Miami airport shut down after security officials see researcher’s canister
Posted Friday, Sep. 03, 2010
By Jennifer Kay and Curt Anderson
The Associated Press
MIAMI — The suspicions airport security officials had when they saw a metal canister grew when they learned about the man who brought it from the Middle East: a scientist who sparked a bioterrorism scare after he reported missing vials of plague samples seven years ago.
Officials shut down most of Miami International Airport overnight Thursday, roused nearby hotel guests from their beds and detained Dr. Thomas Butler until Friday morning, when he was released without charges, a senior law enforcement official said.
Tests on the canister found nothing dangerous, according to a release from the FBI’s Miami field office.
The canister was used to transport dead bacteria samples that are part of a legitimate experiment, a government official said.
Butler’s former attorney said the incident appeared to be a “fantastic overreaction.”
Butler, 70, is a world-renowned plague researcher who became the focus of a federal investigation in 2003 when he reported that 30 vials of plague were missing from his Texas Tech University lab.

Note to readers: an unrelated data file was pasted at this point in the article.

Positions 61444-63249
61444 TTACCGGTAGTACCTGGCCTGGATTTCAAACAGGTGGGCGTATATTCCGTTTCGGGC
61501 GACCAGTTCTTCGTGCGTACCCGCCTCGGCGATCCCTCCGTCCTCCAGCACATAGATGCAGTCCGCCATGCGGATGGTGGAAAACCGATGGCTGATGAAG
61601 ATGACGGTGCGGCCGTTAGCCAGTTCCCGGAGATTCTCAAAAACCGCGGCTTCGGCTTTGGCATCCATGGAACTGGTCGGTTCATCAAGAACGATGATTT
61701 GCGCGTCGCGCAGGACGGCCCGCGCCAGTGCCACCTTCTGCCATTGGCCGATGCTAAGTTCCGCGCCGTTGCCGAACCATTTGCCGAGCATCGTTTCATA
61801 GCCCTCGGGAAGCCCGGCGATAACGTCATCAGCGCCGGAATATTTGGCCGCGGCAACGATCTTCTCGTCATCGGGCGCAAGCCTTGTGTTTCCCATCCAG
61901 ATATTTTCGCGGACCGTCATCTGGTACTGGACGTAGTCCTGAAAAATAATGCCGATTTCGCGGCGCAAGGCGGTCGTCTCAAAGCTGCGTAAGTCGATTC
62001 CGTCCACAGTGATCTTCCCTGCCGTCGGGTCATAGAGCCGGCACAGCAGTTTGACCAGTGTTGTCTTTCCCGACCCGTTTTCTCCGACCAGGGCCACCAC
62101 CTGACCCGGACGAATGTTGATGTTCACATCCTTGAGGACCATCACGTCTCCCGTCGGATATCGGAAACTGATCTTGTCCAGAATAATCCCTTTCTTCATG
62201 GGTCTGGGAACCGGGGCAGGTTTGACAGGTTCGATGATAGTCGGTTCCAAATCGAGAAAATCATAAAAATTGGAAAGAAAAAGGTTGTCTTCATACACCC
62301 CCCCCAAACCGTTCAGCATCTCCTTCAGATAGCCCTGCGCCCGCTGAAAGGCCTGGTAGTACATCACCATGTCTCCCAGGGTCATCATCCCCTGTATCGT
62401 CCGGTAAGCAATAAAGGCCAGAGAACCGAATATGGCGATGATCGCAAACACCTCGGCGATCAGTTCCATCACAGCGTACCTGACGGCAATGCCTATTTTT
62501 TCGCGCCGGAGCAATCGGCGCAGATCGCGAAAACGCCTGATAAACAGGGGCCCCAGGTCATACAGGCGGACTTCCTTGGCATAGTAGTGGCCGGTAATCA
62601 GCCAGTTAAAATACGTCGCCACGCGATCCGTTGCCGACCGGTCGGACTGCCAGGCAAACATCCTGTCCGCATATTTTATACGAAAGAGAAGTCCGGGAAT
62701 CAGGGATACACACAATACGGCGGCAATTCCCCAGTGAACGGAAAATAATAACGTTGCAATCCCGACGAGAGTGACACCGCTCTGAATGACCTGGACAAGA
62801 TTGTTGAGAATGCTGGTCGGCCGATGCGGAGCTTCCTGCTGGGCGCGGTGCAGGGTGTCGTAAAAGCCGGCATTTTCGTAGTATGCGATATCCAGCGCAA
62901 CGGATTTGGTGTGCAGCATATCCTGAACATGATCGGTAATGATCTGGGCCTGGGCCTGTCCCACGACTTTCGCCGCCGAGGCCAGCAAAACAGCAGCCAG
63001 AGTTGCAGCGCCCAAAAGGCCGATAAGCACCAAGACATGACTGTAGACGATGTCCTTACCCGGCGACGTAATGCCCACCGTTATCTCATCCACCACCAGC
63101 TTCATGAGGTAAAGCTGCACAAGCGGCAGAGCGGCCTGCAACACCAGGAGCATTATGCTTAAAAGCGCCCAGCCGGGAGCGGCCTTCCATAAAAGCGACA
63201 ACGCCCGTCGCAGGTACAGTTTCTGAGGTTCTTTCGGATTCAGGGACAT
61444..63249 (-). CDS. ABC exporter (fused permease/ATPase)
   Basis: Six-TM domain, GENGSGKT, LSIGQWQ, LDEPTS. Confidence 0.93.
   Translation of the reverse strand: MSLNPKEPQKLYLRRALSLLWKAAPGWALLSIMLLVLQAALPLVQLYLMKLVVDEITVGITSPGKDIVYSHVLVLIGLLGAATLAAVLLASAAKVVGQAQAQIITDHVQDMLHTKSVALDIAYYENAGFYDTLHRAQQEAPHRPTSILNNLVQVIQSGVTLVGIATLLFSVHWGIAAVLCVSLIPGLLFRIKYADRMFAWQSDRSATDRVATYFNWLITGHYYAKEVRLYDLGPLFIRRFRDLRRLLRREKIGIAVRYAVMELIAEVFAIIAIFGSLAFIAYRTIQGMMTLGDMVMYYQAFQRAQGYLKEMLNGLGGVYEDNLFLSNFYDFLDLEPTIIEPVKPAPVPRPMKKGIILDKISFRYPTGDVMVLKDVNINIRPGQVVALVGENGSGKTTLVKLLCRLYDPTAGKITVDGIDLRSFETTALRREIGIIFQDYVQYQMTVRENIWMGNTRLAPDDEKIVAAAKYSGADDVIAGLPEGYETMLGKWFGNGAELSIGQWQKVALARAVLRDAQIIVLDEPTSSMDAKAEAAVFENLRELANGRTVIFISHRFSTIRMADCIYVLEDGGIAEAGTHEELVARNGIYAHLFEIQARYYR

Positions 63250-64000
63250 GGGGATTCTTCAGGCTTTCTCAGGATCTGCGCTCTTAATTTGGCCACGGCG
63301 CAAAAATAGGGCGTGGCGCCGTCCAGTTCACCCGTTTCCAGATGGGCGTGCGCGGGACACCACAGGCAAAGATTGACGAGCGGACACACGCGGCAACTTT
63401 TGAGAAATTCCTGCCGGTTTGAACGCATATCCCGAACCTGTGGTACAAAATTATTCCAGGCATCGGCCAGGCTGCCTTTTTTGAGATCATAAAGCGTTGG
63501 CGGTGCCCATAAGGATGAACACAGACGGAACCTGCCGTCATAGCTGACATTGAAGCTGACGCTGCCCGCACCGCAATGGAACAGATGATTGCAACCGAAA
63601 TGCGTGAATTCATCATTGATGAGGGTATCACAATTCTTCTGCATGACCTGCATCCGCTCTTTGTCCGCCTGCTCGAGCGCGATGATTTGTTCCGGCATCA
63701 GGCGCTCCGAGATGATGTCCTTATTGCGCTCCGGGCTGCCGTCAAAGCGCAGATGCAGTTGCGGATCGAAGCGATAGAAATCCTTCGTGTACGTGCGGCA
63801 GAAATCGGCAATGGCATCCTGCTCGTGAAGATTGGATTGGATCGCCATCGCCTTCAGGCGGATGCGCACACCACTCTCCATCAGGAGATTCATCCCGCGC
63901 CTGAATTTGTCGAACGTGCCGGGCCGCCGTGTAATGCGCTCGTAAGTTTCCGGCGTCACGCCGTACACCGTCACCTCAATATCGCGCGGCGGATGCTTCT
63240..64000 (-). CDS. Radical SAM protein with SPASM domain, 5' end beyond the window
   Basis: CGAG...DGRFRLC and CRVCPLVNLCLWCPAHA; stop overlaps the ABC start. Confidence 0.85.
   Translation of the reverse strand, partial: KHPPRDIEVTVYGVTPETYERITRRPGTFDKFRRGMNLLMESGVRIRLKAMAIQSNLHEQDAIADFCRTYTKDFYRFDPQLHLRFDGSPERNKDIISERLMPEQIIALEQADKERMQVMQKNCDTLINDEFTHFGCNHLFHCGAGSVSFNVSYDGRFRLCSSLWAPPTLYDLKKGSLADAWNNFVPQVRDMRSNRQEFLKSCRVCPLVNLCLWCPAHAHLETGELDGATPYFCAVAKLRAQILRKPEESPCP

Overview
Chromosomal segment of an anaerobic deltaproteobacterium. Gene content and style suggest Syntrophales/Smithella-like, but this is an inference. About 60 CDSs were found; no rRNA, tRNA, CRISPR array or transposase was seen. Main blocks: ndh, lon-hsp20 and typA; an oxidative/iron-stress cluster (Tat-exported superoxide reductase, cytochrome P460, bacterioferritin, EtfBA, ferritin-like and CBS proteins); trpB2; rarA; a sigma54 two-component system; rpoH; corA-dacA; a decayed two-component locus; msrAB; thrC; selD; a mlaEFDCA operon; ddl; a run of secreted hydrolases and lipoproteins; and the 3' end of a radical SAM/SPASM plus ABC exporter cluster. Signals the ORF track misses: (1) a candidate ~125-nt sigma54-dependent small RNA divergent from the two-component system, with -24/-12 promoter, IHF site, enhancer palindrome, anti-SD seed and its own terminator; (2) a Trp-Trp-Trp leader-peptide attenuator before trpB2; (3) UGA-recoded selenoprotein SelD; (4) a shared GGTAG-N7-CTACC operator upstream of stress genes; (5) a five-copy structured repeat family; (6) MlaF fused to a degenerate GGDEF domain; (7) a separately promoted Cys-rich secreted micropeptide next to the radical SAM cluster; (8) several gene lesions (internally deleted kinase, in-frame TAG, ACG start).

He was acquitted of smuggling and illegally transporting the potentially deadly germ, and of lying to federal agents about the missing vials. Jurors found Butler guilty of mislabeling and unauthorized export of a FedEx package that contained plague samples he sent to Tanzania.
Before his trial, leading scientific organizations expressed concern about the case against him and its effect on research. Four Nobel laureates said in an open letter that he had been “subjected to unfair and disproportionate treatment.”
Jonathan Turley, a George Washington University law professor, said Butler “has spent his entire life protecting and healing people in some of the most impoverished areas of the world.”
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